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Once upon a time, there was a girl who knew that she wanted to be famous, and when the producers of a new reality show discovered her, on a last warning at her call-centre job, it really was a modern-day fairytale come true.A rapid rise to stardom as one of the Newcastle gang that loved to party, fight, kiss and make up, Vicky Pattison’s ascent to Geordie Shore fame coincided with the advent of a new social media age, and soon a legion of young fans were following her every digital move.Not so for Vicky who, six years later, has a burgeoning television career that continues to take her into new territories and keeps her social media stats peaking above 5.5 million followers.“I’d never criticise the show as it was my platform and took me to some gorgeous places.Yes, anonymity and self-disguise have always been available on the Web, from early chat rooms to newspaper and blog comment sections to the darkest corners of 4chan.And yes, commenters have often used that cloak of anonymity to say things that are meaner than anything they’d have the guts to say to someone’s face.It must be a difficult thing to write a comprehensive biography of someone whose most famous accomplishment is that he has waited for something longer than anyone else has ever waited for it.Which is not to say that the book is without insight.
As a white dude, even I’m offended.” That’s why anonymous social apps like Whisper and Secret come as a relief.
Later she appeared as a panelist on Loose Women and alongside TV stalwart Eamonn Holmes on It’s Not Me, It’s You – she holds their friendship dear, as a mentor for her in a tough entertainment industry.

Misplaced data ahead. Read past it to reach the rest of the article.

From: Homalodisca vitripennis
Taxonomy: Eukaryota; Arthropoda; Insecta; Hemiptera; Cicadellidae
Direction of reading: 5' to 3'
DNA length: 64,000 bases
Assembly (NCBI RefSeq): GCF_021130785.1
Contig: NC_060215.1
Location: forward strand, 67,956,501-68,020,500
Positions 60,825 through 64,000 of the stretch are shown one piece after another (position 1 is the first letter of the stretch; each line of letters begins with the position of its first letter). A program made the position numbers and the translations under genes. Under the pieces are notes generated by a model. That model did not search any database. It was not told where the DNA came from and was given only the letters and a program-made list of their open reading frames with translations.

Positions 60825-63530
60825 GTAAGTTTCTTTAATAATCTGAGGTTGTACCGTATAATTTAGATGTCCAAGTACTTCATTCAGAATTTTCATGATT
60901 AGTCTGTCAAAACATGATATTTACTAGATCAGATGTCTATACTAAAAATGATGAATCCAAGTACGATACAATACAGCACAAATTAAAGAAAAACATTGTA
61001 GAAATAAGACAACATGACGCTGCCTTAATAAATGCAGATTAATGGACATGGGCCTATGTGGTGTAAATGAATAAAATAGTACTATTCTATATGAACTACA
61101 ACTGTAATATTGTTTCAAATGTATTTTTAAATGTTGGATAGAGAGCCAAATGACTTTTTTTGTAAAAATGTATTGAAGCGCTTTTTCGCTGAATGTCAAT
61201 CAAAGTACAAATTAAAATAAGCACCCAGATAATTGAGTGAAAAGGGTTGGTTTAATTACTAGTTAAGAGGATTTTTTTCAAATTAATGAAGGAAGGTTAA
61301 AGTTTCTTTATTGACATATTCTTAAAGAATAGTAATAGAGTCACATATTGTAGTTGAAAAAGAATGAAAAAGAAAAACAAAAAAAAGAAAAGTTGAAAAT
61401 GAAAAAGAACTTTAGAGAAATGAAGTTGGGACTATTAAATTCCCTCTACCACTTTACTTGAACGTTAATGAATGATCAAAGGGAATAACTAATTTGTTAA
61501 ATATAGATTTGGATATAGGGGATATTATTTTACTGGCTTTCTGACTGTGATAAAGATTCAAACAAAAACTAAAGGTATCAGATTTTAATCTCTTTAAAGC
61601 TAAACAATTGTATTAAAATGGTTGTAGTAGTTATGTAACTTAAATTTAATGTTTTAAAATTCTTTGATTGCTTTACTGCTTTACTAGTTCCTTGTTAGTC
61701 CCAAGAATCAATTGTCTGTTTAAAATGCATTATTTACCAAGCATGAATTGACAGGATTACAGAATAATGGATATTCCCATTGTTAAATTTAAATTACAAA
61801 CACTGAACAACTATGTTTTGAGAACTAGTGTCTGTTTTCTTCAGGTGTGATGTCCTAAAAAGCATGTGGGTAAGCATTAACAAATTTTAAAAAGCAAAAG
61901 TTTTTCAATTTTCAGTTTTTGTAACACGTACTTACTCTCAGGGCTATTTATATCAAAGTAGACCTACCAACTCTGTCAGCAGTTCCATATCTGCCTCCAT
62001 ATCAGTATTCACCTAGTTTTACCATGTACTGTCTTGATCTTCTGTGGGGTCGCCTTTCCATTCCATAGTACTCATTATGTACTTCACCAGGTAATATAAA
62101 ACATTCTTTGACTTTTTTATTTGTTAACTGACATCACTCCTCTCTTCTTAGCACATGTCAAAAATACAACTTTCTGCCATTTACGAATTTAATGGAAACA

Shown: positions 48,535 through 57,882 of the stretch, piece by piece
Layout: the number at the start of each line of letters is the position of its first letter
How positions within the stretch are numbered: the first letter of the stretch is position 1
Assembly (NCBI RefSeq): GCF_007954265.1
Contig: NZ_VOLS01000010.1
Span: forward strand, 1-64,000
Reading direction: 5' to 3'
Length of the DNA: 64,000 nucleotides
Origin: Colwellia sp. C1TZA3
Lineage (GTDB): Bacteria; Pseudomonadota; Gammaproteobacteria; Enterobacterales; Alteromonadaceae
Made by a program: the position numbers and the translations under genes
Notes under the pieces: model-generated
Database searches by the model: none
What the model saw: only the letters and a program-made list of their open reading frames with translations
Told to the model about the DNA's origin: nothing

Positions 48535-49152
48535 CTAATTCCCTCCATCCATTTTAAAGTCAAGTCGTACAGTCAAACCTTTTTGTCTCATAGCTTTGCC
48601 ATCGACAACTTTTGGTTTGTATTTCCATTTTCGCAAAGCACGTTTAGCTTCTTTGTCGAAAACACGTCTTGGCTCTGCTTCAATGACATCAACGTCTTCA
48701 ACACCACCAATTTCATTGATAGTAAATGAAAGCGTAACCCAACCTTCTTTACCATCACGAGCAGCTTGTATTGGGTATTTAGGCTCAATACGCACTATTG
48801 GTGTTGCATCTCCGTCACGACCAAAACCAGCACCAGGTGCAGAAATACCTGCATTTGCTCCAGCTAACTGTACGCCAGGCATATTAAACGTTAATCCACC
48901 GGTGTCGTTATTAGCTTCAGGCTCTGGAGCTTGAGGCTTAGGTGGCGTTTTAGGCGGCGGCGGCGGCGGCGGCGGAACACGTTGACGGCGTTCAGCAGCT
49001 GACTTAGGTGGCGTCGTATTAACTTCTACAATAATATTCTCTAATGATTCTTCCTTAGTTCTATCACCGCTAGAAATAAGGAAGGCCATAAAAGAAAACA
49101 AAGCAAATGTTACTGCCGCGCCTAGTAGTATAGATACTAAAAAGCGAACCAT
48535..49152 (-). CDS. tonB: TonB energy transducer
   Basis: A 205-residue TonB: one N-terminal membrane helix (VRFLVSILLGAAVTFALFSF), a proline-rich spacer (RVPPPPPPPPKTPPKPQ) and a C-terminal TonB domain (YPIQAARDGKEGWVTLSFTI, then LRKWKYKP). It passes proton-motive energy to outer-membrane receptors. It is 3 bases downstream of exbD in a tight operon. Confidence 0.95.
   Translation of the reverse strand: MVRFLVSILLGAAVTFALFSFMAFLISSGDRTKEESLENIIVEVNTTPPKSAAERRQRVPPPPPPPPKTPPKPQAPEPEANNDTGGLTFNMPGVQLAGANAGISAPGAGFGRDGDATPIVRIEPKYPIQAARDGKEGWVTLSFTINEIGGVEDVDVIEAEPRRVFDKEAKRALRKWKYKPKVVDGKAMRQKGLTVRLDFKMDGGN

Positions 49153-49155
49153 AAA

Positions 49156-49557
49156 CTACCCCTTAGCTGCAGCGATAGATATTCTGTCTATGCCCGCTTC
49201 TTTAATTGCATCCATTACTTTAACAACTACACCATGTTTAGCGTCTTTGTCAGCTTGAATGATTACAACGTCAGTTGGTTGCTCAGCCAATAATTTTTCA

Fairytale aside, the truth is Vicky Pattison’s effervescent career (much like the Juice Master’s!
“It’s boring here.”Posted by an anonymous user in San Francisco to the confessional app Secret, the message quickly gained attention; after four days, it had received 78 comments, ranging from “just means you’re not on the right project” to “I quit Google, and it was one of the best decisions of my life.” At times, the original poster chimed in, saying things like: “I’ve been there a long time. The company no longer values initiative, and promotion is very slow.”Many of us are addicted to sharing status updates on Facebook, photos on Instagram, and thoughts on Twitter. It’s hard to say what you really think when your true identity is attached, especially if your post could get you in trouble, either now or years down the line.
That bored Googler on Secret wouldn’t be likely to voice those thoughts online under his or her real name—even if doing so could be therapeutic or even lead to other job options.